• (noun): A person who joins with another in carrying out some plan (especially an unethical or illegal plan).
    Synonyms: accomplice
    See also — Additional definitions below

Some articles on confederate:

Fort Pulaski National Monument - Civil War
... Following the secession of Georgia in February 1861, the state joined the Confederate States of America ... Confederate troops then moved into the fort ... Island was thought to be too isolated and unprepared for conflict and was abandoned by Confederate forces ...
American Civil War Spies - Confederate - Confederate Spies
... John Yates Beall Belle Boyd James Dunwoody Bulloch Confederate Signal Bureau David Owen Dodd Antonia Ford Rose O'Neal Greenhow Henry Thomas Harrison Annie Jones (impri ...
First Confederate Congress
... The First Confederate Congress was the first regular term of the legislature of the Confederate States of America ... Members of the First Confederate Congress were chosen in elections mostly held on 6 November 1861 ...
Siege Of Yorktown (1862) - Background
... McClellan had chosen to approach the Confederate capital of Richmond, Virginia, with an amphibious operation that landed troops on the tip of the Virginia ... forces to envelop Yorktown, but the emergence of the Confederate ironclad CSS Virginia and the Battle of Hampton Roads (March 8–9, 1862) disrupted this plan ... The threat of the Virginia on the James River and the heavy Confederate batteries at the mouth of the York River prevented the Navy from assuring McClellan that they could control either the York or the James ...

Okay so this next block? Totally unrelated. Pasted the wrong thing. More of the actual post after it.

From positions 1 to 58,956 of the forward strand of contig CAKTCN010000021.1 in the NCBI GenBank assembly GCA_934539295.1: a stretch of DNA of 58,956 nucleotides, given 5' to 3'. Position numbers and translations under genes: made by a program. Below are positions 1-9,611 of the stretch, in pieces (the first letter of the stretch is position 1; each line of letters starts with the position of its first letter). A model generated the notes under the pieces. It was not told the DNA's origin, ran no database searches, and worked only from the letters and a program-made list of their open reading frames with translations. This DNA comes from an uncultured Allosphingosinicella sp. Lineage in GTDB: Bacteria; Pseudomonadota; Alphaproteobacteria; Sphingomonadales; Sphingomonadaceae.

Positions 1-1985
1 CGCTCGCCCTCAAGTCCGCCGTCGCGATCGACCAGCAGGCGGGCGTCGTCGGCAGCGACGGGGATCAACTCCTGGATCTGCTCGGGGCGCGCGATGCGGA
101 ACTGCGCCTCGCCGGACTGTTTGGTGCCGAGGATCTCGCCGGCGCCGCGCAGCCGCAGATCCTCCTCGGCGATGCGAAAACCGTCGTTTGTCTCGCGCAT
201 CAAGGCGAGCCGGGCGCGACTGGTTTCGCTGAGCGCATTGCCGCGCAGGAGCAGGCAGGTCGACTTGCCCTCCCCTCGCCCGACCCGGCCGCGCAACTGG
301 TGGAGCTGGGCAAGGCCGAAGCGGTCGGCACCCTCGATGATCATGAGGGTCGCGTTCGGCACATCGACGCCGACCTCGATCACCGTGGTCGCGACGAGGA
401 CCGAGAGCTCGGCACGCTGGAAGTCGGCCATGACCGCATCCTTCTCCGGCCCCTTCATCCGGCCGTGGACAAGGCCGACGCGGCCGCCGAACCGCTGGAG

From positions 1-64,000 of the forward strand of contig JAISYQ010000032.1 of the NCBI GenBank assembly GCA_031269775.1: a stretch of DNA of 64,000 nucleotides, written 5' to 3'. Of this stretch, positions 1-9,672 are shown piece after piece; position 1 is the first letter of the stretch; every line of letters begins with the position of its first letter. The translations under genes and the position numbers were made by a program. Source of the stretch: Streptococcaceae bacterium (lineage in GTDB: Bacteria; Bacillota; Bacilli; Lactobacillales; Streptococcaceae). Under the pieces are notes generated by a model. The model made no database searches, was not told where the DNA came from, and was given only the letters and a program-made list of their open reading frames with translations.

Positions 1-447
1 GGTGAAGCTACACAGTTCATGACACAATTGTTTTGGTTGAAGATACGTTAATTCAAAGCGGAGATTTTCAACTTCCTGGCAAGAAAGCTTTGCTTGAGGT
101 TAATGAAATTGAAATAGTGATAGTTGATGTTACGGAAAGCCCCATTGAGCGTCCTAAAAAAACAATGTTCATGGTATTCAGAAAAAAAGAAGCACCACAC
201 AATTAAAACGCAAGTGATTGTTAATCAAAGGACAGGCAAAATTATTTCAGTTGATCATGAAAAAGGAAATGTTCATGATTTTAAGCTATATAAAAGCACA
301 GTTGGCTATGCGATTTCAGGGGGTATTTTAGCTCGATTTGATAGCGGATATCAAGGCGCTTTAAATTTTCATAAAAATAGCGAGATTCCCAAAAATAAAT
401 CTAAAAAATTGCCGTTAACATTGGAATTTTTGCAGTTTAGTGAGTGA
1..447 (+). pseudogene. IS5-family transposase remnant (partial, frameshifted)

More definitions of "confederate":

  • (verb): Form a confederation with; of nations.
  • (noun): A supporter of the Confederate States of America.
  • (adj): Of or having to do with the southern Confederacy during the Civil War.
    Example: "Confederate soldiers"

Famous quotes containing the word confederate:

    Well, you Yankees and your holy principle about savin’ the Union. You’re plunderin’ pirates that’s what. Well, you think there’s no Confederate army where you’re goin’. You think our boys are asleep down here. Well, they’ll catch up to you and they’ll cut you to pieces you, you nameless, fatherless scum. I wish I could be there to see it.
    John Lee Mahin (1902–1984)

    During the Civil War the area became a refuge for service- dodging Texans, and gangs of bushwhackers, as they were called, hid in its fastnesses. Conscript details of the Confederate Army hunted the fugitives and occasional skirmishes resulted.
    —Administration in the State of Texa, U.S. public relief program (1935-1943)

    Figure a man’s only good for one oath at a time. I took mine to the Confederate States of America.
    Frank S. Nugent (1908–1965)